You know, America is such an easy country in which to let your freak flag fly. If your two tickets to paradise consist of your boyfriend and a horse collar, Catherine the Great, then what happens in the bedroom is between you and Mister Ed. If the only way you experience that magic moment is to be swathed in Saran Wrap and hung from the ceiling while a midget in a clown suit throws pickles at you and yells "Verboten!", then get down with your bad self. In private. Please.
The remaining taboos are generally taboos for a reason. In light of this, NBC's success in bringing back the pillory in the form of the Dateline: To Catch A Predator series probably shouldn't come as much of a surprise. I mean really, after Disney cartoons, could there be more wholesome family entertainment than watching Chris Hansen grill these losers? Nuke some Orville Redenbacher's and watch a wannabe statutory rapist get proned out by the local heat; now there is a surefire formula for an evening's entertainment. Maybe it falls short of the old pillory in that you can't actually throw rotten fruit, but then again, no set of stocks in a New England village square was visible by the whole country, either.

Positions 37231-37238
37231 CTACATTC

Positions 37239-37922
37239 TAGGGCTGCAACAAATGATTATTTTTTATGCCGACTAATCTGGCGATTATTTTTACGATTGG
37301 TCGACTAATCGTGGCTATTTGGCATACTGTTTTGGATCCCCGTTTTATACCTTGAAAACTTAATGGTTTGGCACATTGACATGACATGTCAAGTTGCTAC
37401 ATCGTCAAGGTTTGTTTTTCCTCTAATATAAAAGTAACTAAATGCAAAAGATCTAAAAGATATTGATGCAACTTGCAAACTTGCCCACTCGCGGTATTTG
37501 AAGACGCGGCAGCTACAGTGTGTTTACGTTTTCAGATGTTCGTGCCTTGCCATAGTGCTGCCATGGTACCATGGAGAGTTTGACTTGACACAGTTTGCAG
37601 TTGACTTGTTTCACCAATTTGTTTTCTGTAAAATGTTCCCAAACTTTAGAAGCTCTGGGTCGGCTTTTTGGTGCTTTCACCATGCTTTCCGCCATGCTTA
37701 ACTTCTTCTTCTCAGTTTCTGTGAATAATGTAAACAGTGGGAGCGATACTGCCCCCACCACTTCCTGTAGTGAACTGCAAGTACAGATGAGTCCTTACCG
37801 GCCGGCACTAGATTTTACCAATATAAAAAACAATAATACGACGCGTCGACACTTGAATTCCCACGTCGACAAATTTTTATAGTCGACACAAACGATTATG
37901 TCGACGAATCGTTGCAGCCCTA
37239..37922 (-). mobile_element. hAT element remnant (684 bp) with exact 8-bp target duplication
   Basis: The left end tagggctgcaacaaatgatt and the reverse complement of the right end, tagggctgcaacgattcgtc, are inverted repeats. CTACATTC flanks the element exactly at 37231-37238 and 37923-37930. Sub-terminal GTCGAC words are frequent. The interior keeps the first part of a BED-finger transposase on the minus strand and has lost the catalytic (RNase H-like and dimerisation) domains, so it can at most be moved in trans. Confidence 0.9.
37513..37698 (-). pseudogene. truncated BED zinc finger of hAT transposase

Anyhow, as was bound to happen sooner or later, one subject of the show, after being busted cyberchatting up what he thought was a 13 year old boy, found out about his impending national humiliation and Did The Right Thing in the face of arrest. This being America, his next of kin sued.
What's amazing is that NBC settled out of court. We'll assume that the settlement was for considerably less than the nine figures demanded. A legal type I talked with off the record said he'd be surprised if it was high six figures, given the dead pervert discount.
What most surprised me was that the incident took place in Texas. Given the venue, NBC must have been sorely tempted to take it into a courtroom, if only for the satisfaction of seeing a jury say "Sorry about your brother, here's a dollar." Actually, given the venue, it wouldn't have shocked me to see a jury of Texans make the surviving family reimburse NBC's production costs for cleaning up their dirty laundry for them...